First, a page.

User develops defence mechanisms.
User might change perfectly good secure password to insecure.

Other insecurities - user builds password into:

  1. ftp scripts
  2. ssh client Preferences

Passwords on UNIX

  plain text -> encrypted text  
Encrypted text stored in   /etc/passwd  
Plain text not stored on the system. If you forget your password, sysadmin can't tell you it. All he/she can do is assign you a new one.

Let p = plain text password, e = encrypted version,   e = f(p,s)   where s is some random string

pa = attempt at password, ea = encryption of that, where   ea = f(pa,e)  

If pa = p, then ea = e

i.e. f(p,e) = e
i.e. f has the property that:   f(p,f(p,s)) = f(p,s)   for any random string s, and also that given f(p,s), there is no practical way of calculating p.

Note that f(p,f(p,f(p,s))) = f(p,f(p,s)) = f(p,s) etc.
In general, let F(x) = fp(x) = f(p,x)
Then F(F(s)) = F(s)
but given F(s) and not knowing s, you cannot calculate p.

View it as a search problem. Find p such that:
crypt(p,e) = e

C++ sample code

Given plain text, store encrypted text:

  #include <crypt.h>

  for ( j=0; j<=1; j++ )
   salt[j] = randomChar();

  char * e = crypt ( p, salt );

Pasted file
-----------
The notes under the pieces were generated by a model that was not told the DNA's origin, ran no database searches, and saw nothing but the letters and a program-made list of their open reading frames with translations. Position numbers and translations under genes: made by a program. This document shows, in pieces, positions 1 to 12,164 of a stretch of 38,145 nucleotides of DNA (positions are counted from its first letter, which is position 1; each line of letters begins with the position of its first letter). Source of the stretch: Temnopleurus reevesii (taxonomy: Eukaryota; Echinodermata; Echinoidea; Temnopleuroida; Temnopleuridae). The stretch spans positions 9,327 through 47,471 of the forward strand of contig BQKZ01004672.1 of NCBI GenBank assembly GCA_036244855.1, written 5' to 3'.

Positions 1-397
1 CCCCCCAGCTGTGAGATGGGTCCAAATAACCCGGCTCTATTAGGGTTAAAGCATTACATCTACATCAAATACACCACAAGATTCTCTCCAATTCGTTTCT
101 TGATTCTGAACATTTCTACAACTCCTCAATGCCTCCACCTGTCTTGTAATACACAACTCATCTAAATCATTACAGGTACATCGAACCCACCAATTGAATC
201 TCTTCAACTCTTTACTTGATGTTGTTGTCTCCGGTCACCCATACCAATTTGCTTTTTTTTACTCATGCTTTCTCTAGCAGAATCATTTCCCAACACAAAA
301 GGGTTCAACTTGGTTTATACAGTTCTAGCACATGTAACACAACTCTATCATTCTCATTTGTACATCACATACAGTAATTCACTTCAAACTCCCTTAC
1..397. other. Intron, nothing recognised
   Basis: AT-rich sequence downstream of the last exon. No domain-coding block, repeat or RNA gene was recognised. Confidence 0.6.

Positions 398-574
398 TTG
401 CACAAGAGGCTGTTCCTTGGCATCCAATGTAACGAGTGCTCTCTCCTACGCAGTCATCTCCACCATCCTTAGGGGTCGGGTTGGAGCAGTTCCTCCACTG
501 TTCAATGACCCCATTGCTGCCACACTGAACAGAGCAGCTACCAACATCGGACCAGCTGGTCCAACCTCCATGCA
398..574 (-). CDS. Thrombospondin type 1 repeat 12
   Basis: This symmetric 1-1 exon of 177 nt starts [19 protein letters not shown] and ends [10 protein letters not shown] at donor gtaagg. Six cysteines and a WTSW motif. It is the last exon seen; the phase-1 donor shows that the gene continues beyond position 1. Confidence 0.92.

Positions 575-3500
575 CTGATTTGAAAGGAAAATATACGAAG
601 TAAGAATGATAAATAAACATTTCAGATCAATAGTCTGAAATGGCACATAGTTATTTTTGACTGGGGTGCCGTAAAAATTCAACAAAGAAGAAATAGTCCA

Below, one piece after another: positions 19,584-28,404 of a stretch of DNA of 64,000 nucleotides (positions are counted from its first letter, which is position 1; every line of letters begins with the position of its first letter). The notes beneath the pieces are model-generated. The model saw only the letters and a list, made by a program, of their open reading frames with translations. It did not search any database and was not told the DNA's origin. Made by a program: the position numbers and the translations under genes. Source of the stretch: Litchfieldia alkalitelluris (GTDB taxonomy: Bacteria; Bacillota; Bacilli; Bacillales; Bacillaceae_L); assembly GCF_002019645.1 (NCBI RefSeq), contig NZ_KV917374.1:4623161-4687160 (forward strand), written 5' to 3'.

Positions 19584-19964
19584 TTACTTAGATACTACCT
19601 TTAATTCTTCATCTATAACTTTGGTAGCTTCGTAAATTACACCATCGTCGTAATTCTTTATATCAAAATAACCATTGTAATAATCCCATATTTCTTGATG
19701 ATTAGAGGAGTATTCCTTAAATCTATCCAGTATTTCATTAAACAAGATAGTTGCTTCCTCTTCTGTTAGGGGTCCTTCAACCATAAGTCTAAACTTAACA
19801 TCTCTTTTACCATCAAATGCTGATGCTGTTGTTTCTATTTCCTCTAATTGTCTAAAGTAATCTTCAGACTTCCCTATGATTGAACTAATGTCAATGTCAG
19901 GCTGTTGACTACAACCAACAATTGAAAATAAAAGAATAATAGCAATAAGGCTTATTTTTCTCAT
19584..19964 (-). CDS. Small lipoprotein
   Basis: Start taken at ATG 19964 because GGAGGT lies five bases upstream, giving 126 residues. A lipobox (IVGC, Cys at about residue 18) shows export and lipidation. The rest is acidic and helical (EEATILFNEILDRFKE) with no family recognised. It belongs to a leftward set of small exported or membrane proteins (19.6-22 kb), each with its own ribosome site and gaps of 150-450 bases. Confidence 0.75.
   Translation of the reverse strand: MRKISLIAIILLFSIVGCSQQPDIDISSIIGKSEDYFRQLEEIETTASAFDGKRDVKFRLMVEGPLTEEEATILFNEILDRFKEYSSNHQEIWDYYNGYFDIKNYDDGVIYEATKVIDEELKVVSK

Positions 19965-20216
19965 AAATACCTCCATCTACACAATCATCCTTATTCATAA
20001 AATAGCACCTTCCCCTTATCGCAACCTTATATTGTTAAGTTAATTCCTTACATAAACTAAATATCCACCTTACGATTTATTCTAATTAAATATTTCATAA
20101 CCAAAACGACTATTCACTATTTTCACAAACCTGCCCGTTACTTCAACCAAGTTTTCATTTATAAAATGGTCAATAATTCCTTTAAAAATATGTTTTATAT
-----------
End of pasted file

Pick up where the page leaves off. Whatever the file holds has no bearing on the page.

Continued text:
file << e << "\n";

At login, given plain text attempt, recover stored encrypted password and process login:

 e_a = crypt ( p_a, e );

 if ( strcmp ( e_a, e ) )
  (refuse login, exit)

Guessing Passwords

OK there is no straightforward way to calculate the plain text from the encrypted.
Q. Could you just guess passwords until you got in?
A. No, if they are random strings.
A. Maybe, if they are dictionary words. The following will illustrate this.

Q. If a computer system has an 8 digit, mixed-case, alphanumeric password, how many possible passwords are there?
A. 628

Q. If an intruder can guess 1 random password every millisecond, how long will it take before he is guaranteed to guess our password?
A. 7000 years.

Q. If an ATM (bank machine) password is 4 random numeric digits, how long would it take to guess?
A. 10 seconds.

Q. If it is so easy to guess, what extra protection does an ATM account have?